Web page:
Madness hard to define this time

Notes and observations from the sports world as winter grudgingly gives way to spring:

n This year’s NCAA men’s basketball tournament doesn’t feature any clear-cut favorites, which makes it one of the more intriguing in some time.

None of the top seeds – Louisville, Gonzaga, Kansas or Indiana – are overwhelming bets to make it to the championship game, or even to the Final Four. Last year’s champion, Kentucky, didn’t even make the cut into this year’s field.

March Madness drew its nickname for its exciting unpredictability, and this year, the forecast looks more unpredictable than ever.

n The tournament outlook for Pitt seems to be just as unpredictable. Which Panthers’ team will show up – the one that looked woeful in a home loss to Notre Dame or the razor-sharp team that beat Syracuse and Villanova at home and rolled up Georgetown on the road? The Panthers have the potential to make the Sweet Sixteen in the so-so West Region. But they could also lose their first-round game against Wichita State this afternoon.

n Chalk picks are still the best way to navigate the NCAA brackets, and it says here that top seeds Louisville and Kansas, along with second seeds Miami and Ohio State, will make it through to the Final Four in Atlanta and that Louisville will top Miami in the championship game.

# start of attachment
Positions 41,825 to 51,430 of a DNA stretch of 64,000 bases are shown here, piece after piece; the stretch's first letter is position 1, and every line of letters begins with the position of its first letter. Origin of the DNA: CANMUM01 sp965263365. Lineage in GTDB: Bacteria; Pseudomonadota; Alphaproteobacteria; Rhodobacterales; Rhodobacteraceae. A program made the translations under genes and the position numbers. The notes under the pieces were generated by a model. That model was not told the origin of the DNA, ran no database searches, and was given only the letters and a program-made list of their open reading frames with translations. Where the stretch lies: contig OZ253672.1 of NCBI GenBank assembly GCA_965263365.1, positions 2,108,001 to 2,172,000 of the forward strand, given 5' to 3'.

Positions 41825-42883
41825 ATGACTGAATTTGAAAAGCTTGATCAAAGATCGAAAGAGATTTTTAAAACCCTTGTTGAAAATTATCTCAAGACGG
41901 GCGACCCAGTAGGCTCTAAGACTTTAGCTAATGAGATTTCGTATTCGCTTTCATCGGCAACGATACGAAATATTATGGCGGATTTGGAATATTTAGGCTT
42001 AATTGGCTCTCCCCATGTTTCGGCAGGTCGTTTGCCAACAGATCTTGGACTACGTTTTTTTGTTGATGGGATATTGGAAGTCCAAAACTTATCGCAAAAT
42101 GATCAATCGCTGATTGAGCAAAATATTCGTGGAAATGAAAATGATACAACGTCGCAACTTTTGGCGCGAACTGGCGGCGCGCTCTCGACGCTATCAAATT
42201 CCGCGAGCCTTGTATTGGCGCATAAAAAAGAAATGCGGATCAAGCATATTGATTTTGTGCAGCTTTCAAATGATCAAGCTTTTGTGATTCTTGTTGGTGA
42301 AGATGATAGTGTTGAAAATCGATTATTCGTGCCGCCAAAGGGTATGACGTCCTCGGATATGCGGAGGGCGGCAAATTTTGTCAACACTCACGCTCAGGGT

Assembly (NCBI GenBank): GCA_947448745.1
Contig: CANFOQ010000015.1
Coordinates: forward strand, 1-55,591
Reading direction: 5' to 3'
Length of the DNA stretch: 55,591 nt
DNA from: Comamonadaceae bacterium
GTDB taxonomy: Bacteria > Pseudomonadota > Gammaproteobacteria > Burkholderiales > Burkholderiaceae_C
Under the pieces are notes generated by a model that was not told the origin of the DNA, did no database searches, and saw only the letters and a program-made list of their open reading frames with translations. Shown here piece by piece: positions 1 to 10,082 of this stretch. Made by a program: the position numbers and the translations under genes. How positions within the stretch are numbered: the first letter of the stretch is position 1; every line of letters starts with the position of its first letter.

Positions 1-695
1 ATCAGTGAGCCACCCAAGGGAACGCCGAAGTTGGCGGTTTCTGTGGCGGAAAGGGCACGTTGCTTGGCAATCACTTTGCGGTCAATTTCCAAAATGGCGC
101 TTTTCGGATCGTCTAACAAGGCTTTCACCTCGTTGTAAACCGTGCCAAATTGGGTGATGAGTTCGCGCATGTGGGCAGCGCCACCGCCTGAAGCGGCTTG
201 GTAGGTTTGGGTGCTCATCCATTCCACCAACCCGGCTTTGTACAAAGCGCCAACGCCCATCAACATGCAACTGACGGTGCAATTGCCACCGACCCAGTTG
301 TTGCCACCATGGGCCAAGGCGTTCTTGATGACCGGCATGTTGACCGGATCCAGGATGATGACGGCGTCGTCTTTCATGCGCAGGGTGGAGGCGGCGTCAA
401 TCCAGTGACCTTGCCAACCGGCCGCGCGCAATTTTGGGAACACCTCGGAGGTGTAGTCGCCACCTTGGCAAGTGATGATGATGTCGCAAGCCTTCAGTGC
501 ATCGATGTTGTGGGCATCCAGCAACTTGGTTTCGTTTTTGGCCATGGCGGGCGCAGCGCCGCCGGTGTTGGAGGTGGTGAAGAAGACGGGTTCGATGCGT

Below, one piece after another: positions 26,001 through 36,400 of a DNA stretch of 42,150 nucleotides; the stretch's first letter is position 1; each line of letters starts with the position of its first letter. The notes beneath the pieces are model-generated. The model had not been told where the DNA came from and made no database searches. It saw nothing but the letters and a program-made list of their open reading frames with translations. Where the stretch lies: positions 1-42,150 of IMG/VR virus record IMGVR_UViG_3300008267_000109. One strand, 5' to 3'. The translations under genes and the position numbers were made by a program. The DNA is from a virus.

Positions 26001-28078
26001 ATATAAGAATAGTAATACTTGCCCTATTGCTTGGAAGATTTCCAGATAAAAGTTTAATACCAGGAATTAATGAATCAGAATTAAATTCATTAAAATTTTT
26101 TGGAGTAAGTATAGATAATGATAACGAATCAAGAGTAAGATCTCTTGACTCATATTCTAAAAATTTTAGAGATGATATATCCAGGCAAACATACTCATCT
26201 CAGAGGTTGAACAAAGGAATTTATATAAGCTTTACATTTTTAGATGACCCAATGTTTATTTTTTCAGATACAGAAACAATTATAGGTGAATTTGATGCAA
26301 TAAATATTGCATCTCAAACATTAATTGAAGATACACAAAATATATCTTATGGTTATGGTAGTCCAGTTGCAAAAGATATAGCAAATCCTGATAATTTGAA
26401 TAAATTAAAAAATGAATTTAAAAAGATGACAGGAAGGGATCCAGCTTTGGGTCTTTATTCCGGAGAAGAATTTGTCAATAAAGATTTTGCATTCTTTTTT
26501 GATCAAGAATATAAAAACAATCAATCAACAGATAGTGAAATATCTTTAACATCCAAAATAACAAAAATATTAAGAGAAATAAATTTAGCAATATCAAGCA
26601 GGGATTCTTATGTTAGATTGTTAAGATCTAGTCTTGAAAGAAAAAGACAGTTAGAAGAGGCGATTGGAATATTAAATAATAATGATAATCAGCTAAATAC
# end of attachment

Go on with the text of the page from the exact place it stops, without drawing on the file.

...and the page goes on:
n After finishing 8-8 last season and recently losing both Mike Wallace and Rashard Mendenhall, the Pittsburgh Steelers look a lot more like a prospective 6-10 team in 2013 than they do a 10-6 or better team.

n At least one website ranks the Pittsburgh Pirates’ 2013 schedule as one of the top four most difficult in Major League Baseball. The interleague schedule features American League West Division top dogs Oakland, Texas and the Los Angeles Angels of Anaheim, as well as defending AL champion Detroit. Pirates team president Frank Coonelly said in an offseason visit to Altoona that he thinks the Houston Astros’ jump to the American League this year – giving each league 15 teams – will be good for baseball. But it can’t be good for the Pirates, who beat the lowly Astros 12 times last season.

n This past high school wrestling season was one of the most memorable for Altoona in quite some time. The Mountain Lions – who haven’t had a state champion since 1973 – qualified four for Hershey, including senior sixth-place finisher T.J. Brandt, who set the school’s all-time victory record with 125. Look for sophomore state qualifier D.J. Hollingshead, who has 69 wins in his first two seasons, to set a new school wins record in two years if he stays healthy.

John Hartsock can be reached at